Ivarr 'the Boneless' Ragnarson
King of Dublin
King of Jorvik
Born circa 795 died 873
His father was Ragnarr Lothbrok, a Viking chieftain who once sailed a fleet up the Seine and laid siege to Paris in 845. In the year 857, Ivarr appeared in Ireland as king of the Viking settlement at Dublin (founded in 840).
He was known in the Old Norse as Ivarr "beinlauss", which apparently means 'bone-less' or 'bone-loose'. No one seems to be quite sure why he got this name, although it is suggested that he may either have been double-jointed or suffering from some afflication such as Marfan syndrome and was simply tall and gangly.
Ivarr's real career began in the year 865, when despite his advancing years, he and his brother Halfdan invaded East Anglia with a large army. As the Anglo-Saxon Chronicle says,
a great heathen raiding-army came to the land of the English and took winter quarters from the East Anglians, and were provided with horses there
In 866 the two brothers rode north and took advantage of the civil war raging between the rival claimants for the throne of Northumbria (Osberht and Aelle) and captured York on 1st November 866.
On the 21st March 867, the two Northumbrian rivals united in an unsuccessful attempt to retake the city. Osberht was killed in the fighting but Aelle was captured and put to death in the traditional Viking fashion as related, with a certain amount of relish, in The Thattr of Ragnarr's Sons;
They caused the blood eagle to be carved on the back of Aella, and they cut away all of the ribs from the spine, and they ripped out his lungs
And so fell Northumbria, once one of the greatest Anglo-Saxon kingdoms, now a Viking dominion and renamed Jorvik.
The next year Ivarr was in Mercia were he captured Nottingham, but the appearance of an allied army from both Wessex and Mercia persuaded him to make peace and return to York. (Which probably means he was offered a large enough payment to go away.)
In 869 Ivarr was back in East Anglia. This time the reigning king of East Anglia, Edmund, put up some resistance but was soon defeated and captured. According to the Abbo of Fleury's Life of St Edmund;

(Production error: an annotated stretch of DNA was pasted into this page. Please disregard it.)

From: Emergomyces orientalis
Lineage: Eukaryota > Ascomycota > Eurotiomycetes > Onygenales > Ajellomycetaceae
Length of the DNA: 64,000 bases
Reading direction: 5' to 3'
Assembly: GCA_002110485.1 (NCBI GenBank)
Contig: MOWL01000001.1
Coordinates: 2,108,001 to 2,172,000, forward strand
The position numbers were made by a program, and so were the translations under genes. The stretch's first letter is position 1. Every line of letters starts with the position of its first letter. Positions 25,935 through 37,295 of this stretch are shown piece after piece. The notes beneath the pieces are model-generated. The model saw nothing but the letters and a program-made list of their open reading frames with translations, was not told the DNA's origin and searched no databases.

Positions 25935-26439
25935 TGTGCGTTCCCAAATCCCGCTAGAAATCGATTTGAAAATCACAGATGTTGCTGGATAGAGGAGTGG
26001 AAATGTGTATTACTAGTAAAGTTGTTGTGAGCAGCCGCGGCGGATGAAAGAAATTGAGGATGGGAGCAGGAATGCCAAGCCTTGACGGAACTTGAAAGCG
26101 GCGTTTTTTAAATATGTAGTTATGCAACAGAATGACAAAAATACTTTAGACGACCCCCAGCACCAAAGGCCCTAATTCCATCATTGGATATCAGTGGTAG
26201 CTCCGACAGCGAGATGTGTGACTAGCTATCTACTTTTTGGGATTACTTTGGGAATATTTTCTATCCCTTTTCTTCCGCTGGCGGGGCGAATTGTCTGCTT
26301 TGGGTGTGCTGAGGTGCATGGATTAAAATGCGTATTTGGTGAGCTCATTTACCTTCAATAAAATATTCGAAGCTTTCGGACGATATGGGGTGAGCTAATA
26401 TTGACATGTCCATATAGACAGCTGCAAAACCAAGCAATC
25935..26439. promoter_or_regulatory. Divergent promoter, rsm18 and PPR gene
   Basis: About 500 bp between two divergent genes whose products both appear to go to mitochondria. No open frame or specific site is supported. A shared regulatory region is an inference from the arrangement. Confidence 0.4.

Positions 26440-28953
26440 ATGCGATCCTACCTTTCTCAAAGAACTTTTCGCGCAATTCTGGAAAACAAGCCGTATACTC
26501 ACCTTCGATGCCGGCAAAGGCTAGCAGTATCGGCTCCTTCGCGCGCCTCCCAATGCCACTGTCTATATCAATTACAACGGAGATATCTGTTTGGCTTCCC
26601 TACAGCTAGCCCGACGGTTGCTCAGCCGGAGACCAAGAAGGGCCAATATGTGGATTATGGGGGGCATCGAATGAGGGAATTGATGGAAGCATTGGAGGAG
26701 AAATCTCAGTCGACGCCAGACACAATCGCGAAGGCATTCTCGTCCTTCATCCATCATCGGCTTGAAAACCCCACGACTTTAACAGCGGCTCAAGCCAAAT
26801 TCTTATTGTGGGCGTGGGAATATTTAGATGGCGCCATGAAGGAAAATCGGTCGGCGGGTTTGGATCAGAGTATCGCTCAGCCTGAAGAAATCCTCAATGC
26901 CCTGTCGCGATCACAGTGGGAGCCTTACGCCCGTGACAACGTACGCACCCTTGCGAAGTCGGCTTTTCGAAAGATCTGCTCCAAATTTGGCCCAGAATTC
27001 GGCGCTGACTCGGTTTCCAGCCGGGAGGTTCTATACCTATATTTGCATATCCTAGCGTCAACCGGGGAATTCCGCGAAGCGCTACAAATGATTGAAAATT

They then shot spears at him, as if it was a game, until he was entirely covered with their missiles, like the bristles of a hedgehog
Ivarr then had Edmund's head cut off for good measure. And that was the end of East Anglia as a kingdom in its own right.
Now one might have thought that conquering two kingdoms would be enough for one lifetime, but leaving his brother Halfdan in charge of Jorvik, the following year Ivarr was back in Dublin. There he formed a partnership with one Olaf the White (who seems to have been left in charge of Dublin), and together they launched an attack on the North British kingdom of Strathclyde. After a four month siege they captured the fortress of Alt Cluid, capital of Strathclyde and ended four centuries of independence by the Brythonic rulers of that kingdom.
He died, apparently of natural causes, in Dublin in 873 and was recognised as the "king of all the Scandinavians of Ireland and Britain".
Little known as he is, Ivarr the Boneless is probably one of the most important and influential individuals in the whole of British history. Although very little is known about him as an individual, he must have been an extremely capable and talented military commander; in six short years he managed to wreck havoc throughout almost the whole of Britain.
His conquest of Northumbria and East Anglia led to the establishment of a Danish presence on the eastern coast of Britain that persisted until the Conquest and beyond, and created the conditions that allowed the unified kingdom of England to be created. Scotland as later came into being (and as we know it today), would certainly never have come into existence had he not similarly destroyed the power of Strathclyde.
What would he have achieved had he started when he was in his 30s?
A Biographical Dictionary of Dark Age Britain by Ann Williams, Alfred P. Smyth and D. P. Kirby (Seaby 1991)
www.vanl.freeserve.co.uk/gvlIvarr.html and www.regia.org/clanivar.htm together with the archives of www.hum.gu.se for a discussion of the derivation of 'boneless'.